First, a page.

Will a Strategic Plan Really Make a Difference?

Posted by: Brian Kennel on June 30


I am frequently asked whether a strategic plan really makes a difference in firm performance. As I have encountered many firms without strategic plans who have achieved high levels of success, this is a fair question.


The reality is that the survival instincts and talents of the partners in many firms are the primary drivers of their success. These firms operate at very high energy levels, emphasize clients and cases, and measure success in mostly economic terms.


As firms mature, however, it becomes more difficult to compete using a two dimensional approach. To be consistent winners, firms need a strategy to identify opportunities that allows for real growth in capacity and capability.

A strategic plan is most effective for achieving the following:

  • Sustained success in the long term;
  • Alignment of leaders and future leaders;
  • A basis for choosing between opportunities; and
  • A basis for measuring performance.


Education before plan development
While many attorneys agree that a strategic plan could make a positive difference in their firm performance, they fear that the process of creating a plan will not result in meaningful change. Having read a number of strategic plans that were never implemented, this also seems be a valid concern.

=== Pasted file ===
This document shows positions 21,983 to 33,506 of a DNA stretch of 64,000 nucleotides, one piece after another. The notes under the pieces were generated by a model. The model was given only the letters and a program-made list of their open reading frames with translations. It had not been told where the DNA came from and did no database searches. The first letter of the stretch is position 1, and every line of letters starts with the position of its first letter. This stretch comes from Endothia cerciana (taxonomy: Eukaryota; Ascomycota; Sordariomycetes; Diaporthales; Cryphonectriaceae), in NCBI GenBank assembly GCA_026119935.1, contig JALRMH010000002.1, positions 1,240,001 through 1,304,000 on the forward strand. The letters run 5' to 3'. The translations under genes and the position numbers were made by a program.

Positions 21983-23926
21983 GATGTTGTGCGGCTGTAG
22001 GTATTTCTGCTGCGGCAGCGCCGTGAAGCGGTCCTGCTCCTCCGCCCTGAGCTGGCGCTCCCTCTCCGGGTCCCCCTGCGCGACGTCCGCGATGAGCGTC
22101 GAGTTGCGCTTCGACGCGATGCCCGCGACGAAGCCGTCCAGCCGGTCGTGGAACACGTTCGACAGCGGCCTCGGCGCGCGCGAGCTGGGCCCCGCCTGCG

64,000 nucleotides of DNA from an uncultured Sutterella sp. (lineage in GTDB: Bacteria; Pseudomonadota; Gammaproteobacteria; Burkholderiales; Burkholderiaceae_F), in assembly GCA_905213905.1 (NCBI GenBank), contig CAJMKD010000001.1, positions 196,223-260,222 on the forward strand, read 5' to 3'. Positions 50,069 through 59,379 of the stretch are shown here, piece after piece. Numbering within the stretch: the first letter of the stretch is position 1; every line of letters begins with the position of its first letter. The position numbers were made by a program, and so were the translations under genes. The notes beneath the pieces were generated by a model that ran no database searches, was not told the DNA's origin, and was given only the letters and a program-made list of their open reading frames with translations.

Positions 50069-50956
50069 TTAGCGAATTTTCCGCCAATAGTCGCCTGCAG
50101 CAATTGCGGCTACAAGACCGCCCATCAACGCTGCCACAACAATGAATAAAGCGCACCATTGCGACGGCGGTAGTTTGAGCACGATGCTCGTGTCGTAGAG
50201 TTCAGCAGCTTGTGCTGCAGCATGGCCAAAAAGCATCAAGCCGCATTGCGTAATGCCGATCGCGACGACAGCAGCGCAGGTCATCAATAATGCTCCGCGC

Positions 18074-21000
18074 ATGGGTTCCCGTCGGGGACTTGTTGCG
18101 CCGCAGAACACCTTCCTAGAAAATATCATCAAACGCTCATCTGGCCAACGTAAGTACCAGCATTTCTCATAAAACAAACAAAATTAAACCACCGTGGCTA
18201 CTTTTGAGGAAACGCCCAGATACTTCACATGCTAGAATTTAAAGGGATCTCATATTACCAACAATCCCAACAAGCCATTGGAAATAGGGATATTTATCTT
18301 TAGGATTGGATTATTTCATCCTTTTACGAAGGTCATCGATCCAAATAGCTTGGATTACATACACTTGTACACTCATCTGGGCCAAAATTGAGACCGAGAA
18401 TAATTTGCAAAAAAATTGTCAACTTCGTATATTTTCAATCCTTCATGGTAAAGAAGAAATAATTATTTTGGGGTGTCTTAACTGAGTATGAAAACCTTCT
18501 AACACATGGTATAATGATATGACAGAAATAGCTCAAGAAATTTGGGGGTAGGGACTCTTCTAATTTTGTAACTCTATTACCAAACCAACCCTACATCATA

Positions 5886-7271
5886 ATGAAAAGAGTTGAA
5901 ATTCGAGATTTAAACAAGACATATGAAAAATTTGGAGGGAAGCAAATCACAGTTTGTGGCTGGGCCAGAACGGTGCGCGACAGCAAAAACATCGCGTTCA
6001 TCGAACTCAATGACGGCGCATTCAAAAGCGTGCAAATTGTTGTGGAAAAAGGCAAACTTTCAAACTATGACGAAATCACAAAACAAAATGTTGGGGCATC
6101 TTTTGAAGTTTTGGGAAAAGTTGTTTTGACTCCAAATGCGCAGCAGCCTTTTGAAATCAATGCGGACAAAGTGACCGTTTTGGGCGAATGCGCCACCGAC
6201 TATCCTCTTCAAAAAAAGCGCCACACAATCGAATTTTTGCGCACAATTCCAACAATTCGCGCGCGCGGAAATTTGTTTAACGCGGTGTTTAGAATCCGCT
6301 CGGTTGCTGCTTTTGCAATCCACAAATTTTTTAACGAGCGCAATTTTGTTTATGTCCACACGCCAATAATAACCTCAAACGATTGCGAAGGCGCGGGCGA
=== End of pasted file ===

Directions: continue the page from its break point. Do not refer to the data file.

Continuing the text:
I recommend a process that consists of education before actual plan development.


The main areas of concentration include:


  • Marketing and client service
  • Attorney development
  • Staff development
  • Recruiting
  • Technology
  • Finance
  • Succession and transition
  • Leadership development
  • Short and long term incentives


Partners and other key personnel who can view issues from a common frame of reference are more likely to produce a meaningful plan. A plan built on a solid understanding of the market-based fundamentals that includes sustainable incentives is more likely to be embraced by the full firm.

Topics: Strategic Planning